RemoteVM is simple utility that allows remote, headless Java VM invocation. It is consisted of two parts, an agent that runs on remote machine accepting connections and spawning new Java VMs on demand and a client launcher application.
High Level Design
The agent is running as a daemon (or on demand started) Java application started from a single jar file. It accepts connections (on default port 8999, configurable through command line parameters), receives list of VM and application arguments needed for starting new Java VM, starts new Java VM and acts as a proxy between client and newly started Java VM. Also, it passes back all stdout from newly started Java VM back to the client.
Newly started Java VM takes over communication with the client. It receives name of main class it needs to invoke, arguments to be passed to it and fixed classpath file names (as seen from the directory the agent is started). Then it receives list of classpath resource names, along with size and date of modification from the client and is responsible of storing resources in local cache. Cache is maintained in same directory the agent is started in and subdirectory called ".remotevm". Further subdirectory is made to reflect main class name and then each remote classpath directory is given separate, unique name that reassembles source directory name as much as possible. Where there is name clash, prefix 1_, 2_ and so on is added.
Newly started VM is then responsible for comparing received lengths and dates with local, cached resource files and request those that are different. After all classpath resources are received, it creates new URLClassLoader, loads main class through it and then invokes its main method passing given arguments. After that moment it will just listen to connection with the agent in order to invoke System.exit(1) if client closes connection to the agent.
The Client - Remote Lancher
Second part of the RemoteVM is the client code - "Remote Launcher". It is designed to sit on the development machine application's classpath. It connects to the remote agent, collects classpath resources (along with modification dates and lengths of files), passes new JVM arguments, application arguments and main class and acts as remote resource server for the newly created remote JVM.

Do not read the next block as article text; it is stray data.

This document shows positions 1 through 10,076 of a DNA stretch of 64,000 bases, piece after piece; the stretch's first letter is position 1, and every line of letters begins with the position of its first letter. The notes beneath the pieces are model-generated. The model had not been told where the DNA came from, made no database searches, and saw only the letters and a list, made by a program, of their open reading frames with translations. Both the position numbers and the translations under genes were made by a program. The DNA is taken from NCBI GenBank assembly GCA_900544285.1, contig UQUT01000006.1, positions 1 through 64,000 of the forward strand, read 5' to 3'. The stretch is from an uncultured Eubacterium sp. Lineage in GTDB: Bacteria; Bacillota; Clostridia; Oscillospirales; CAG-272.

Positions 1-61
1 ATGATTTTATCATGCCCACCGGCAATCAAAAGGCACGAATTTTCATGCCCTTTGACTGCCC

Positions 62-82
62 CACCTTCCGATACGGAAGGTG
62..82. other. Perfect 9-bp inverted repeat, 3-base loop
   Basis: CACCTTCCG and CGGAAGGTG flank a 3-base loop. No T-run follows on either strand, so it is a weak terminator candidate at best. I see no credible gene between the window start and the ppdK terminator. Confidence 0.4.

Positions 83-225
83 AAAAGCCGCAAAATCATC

So, remote launcher's jar should be included in "launch configuration" on the client (on development machine) and its main class invoked with all the needed arguments including main class.
When new remote JVM is started it will, through the agent, request this, client side, for classpath resources and the client will serve them back to remote JVM. Also, all output from stdout from remote JVM will be printed back out on the client console.
RemoveVM came to be to help with Raspberry Pi development in headless mode. Raspberry Pi is quite short of resources (memory) and cannot run full blown IDEs like Eclipse. On the other hand development in IDEs is much faster and far more comfortable then what is available on Raspberry Pi. So, the agent with remote launcher bridge the gap between development machine and target system (Raspberry Pi). It is now possible starting remote application directly from the IDE, stop it, change the code and rely on RemoteVM to pass the changes in classpath resource back to the target machine and start the application again.
Aside of Raspberry Pi directly, this method is applicable to any remote, network accesible system where IDE cannot run on it, but due to specific hardware or software differences it is not easy or possible to run application locally on the development machine.
3rd January 2014
New snapshot released (number 5). Fixed Windows path delimiter bug.
1st January 2014
Happy New Year! :) New snapshot released (number 4). Fixed some bugs and updated debug logging.
22nd December 2013
New snapshot released. Added remote VM args, exclude local classpath and fixed logs.
30th November 2013
New snapshot released. Added support for Windows clients.
23th November 2013
Initial, snapshot, version released!
Every kind of help is more than welcome - from coding, designing to testing and using it.